Were you unable to attend last week’s Meet the Candidates event or did you miss any of the questions? I thought it might be helpful to post my responses to all of the questions we were provided so that those who were unable to attend could review my responses and those who were there could review my responses for the questions I was not asked. Do you have any questions of your own? Let me know! Email me at email@example.com or text/call 801.367.3634
What is your vision for future businesses coming to Mapleton and how will you promote that?
- My vision for economic development supports the
diversification of revenue sources to increase the City’s long-term financial
stability and models recognized strategies, including:
- Emphasizing targeted industries that align with the values and goals of the City.
- Cultivating strategic relationships.
- Omnidirectional marketing and communication strategies.
- The 2014 Mapleton City Economic Strategic Plan has
six goals that align with my vision, each of which should be reviewed in
conjunction with the General Plan update.
Specific examples I support include the following.
- Promote Business Attraction and Recruitment
- Targeted Industries campaigns (personal services, health services, restaurants, food stores) to support neighborhood retail centers (like Springville Main Street).
- Branding and marketing strategies – Emphasize approved developments and potential development to increase investment viability (e.g., currently approaching 3000 residences; currently approved will be over 4500; 2061 build-out is estimated at 7582 residences for 30k population).
- Consider Tax Increment Funding or other incentives only when there’s a win for the City (don’t give away the farm – literally!).
- Ensure Existing and Future Land Use Plans Promote
Economic Objectives of the City
- Economic development needs to be addressed in the General Plan and funding appropriately allocated. At the time of the 2014 study, the General Plan actually had too much commercial space allocated (300 acres were recommended for sustainability; 405 were allocated). This needs to be reviewed.
- Increase Economic Development Capability
- Strategic Relationships/Partnerships – Build/strengthen relationships with chambers of commerce, MAG, Envision Utah, TribeHouse, commercial realtors, public policymakers, etc.
- Reach out to 216 businesses in Mapleton to explore strategies to support organic growth, including finding spaces outside of the home to support growing businesses (before those businesses relocate elsewhere).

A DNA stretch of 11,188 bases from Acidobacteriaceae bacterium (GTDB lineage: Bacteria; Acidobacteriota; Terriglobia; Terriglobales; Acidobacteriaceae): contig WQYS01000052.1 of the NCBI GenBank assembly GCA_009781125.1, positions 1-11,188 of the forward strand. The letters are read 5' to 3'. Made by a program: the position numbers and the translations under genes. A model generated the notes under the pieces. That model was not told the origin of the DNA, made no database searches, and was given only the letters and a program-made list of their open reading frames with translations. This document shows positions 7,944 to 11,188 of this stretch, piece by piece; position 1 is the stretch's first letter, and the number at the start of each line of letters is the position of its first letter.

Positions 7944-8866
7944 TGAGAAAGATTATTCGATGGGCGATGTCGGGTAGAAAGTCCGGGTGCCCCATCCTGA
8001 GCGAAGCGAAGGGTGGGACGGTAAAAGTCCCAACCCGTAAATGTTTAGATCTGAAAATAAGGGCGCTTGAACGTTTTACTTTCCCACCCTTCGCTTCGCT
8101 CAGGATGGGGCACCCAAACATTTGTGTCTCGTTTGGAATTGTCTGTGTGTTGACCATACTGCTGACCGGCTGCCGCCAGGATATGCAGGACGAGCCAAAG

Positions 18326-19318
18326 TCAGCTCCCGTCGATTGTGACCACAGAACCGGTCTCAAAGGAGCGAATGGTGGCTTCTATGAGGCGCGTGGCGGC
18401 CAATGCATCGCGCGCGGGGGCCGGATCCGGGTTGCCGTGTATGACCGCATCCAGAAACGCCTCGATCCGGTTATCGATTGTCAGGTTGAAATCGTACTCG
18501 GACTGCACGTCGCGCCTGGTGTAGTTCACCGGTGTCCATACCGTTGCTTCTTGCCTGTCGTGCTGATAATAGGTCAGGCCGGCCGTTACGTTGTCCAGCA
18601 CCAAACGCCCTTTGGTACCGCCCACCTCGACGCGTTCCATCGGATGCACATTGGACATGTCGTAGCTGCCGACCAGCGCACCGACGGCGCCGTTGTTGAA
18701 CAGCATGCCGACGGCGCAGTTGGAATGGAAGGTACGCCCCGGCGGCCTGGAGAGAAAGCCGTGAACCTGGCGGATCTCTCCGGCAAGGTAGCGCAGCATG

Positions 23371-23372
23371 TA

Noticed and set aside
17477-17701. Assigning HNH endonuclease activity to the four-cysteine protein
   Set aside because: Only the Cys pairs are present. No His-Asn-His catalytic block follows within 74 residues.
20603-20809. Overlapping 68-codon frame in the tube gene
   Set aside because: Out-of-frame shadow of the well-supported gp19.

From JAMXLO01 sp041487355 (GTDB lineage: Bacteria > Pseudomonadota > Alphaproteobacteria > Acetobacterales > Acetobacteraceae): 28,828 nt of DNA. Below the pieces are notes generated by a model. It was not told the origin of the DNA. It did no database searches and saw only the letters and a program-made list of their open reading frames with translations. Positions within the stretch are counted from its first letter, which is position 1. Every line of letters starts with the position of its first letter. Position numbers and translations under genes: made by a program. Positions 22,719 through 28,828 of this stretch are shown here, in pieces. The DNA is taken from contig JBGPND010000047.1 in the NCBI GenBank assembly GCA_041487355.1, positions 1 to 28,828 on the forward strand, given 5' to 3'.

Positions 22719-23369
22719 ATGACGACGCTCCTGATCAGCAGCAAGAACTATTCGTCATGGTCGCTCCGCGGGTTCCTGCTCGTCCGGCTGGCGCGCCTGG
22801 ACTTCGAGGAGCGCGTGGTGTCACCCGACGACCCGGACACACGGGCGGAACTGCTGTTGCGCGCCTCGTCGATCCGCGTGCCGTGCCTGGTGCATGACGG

- Identify and Promote Economic Development Sites;
Develop Industrial and Business Sites
- Master plan a specific area for a business park or “district” along highways 89 and 6. Integrate into General Plan.
- Develop Sustainable Government Services and
- Allocate funding for recruitment, communication, and demonstrate adequate infrastructure support/long-term needs of potential businesses.
- Promote Business Attraction and Recruitment
What is your vision for the growth of Mapleton City? If elected, what’s one major issue you plan to address?
- One word
continues coming to mind: Connection.
- Between Neighbors & Neighborhoods
- Between Open Space, Trails, Programs, & Amenities
- Between Infrastructure – Roads, Pressurized Irrigation
- Between our Past & Future Pioneers
- Between Surrounding Communities.
- Between Strategic Partnerships.
- One major issue I’d like to address: Financial Sustainability versus Culture
& Atmosphere (They’re not mutually exclusive!)
- Diversify funding through strategic commercial growth (small-town-friendly) to mitigate risk and decrease non-sustainable long-term dependence upon development (built out by 2061); at risk for instability in an economic downturn in which development ceases to occur as planned.
- Controlled growth: make well-informed decisions about limited remaining land.
- Infrastructure essentials: decide on how, when, and at what levels to invest in the Spanish Fork Treatment Plan. We must determine how and when to expand our pressurized irrigation and how to improve road safety and maintenance.
- Consider sustained culture as a “need”, not a “want.” Cultural connections through community events and resources (e.g., pioneer day, farmer’s markets, music in the park, parks and recreation activities, senior group, choir, library) promote public safety and health, which affect the city’s viability and satisfaction of residents.
Economic development is critical to any city. Explain what you will do to help build Mapleton’s economy?
- (See previous answers.)
- Residential development will support us for the immediate future and perhaps longer should the economy hold.
- We must diversify so we can handle economic change and set our future generations up for success. (Don’t put your eggs in one basket!)
- Diversify revenue sources with sustainable strategies, including targeted industries (professional, personal service, food-related).
- I bring to the table experience in economic development, recruitment, marketing, communication, and strategic partnerships.